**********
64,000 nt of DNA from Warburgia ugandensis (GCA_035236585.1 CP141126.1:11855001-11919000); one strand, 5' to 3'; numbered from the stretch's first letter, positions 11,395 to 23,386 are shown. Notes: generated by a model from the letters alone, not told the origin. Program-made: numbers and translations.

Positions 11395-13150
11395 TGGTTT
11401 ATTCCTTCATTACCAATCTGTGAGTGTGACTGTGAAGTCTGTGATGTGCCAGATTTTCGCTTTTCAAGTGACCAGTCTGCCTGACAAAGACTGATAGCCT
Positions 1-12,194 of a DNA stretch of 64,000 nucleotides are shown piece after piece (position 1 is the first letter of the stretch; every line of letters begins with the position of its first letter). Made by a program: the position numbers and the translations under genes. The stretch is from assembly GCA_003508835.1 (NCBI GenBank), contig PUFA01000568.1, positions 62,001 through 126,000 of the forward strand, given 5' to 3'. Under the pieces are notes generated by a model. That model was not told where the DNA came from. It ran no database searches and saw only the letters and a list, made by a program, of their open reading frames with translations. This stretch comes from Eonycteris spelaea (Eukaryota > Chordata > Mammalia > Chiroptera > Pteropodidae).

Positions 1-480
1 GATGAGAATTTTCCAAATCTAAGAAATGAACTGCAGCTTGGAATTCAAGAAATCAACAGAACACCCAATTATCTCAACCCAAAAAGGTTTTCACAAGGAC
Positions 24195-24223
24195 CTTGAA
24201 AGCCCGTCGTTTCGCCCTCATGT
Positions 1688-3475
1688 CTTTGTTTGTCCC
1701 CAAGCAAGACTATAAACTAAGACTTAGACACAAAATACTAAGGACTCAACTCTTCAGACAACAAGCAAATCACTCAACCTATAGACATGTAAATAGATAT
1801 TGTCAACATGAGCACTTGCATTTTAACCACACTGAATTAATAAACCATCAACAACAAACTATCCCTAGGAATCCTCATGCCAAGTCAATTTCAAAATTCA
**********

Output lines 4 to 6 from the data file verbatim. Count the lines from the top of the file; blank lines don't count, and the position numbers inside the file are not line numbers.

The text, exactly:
11401 ATTCCTTCATTACCAATCTGTGAGTGTGACTGTGAAGTCTGTGATGTGCCAGATTTTCGCTTTTCAAGTGACCAGTCTGCCTGACAAAGACTGATAGCCT
Positions 1-12,194 of a DNA stretch of 64,000 nucleotides are shown piece after piece (position 1 is the first letter of the stretch; every line of letters begins with the position of its first letter). Made by a program: the position numbers and the translations under genes. The stretch is from assembly GCA_003508835.1 (NCBI GenBank), contig PUFA01000568.1, positions 62,001 through 126,000 of the forward strand, given 5' to 3'. Under the pieces are notes generated by a model. That model was not told where the DNA came from. It ran no database searches and saw only the letters and a list, made by a program, of their open reading frames with translations. This stretch comes from Eonycteris spelaea (Eukaryota > Chordata > Mammalia > Chiroptera > Pteropodidae).

Positions 1-480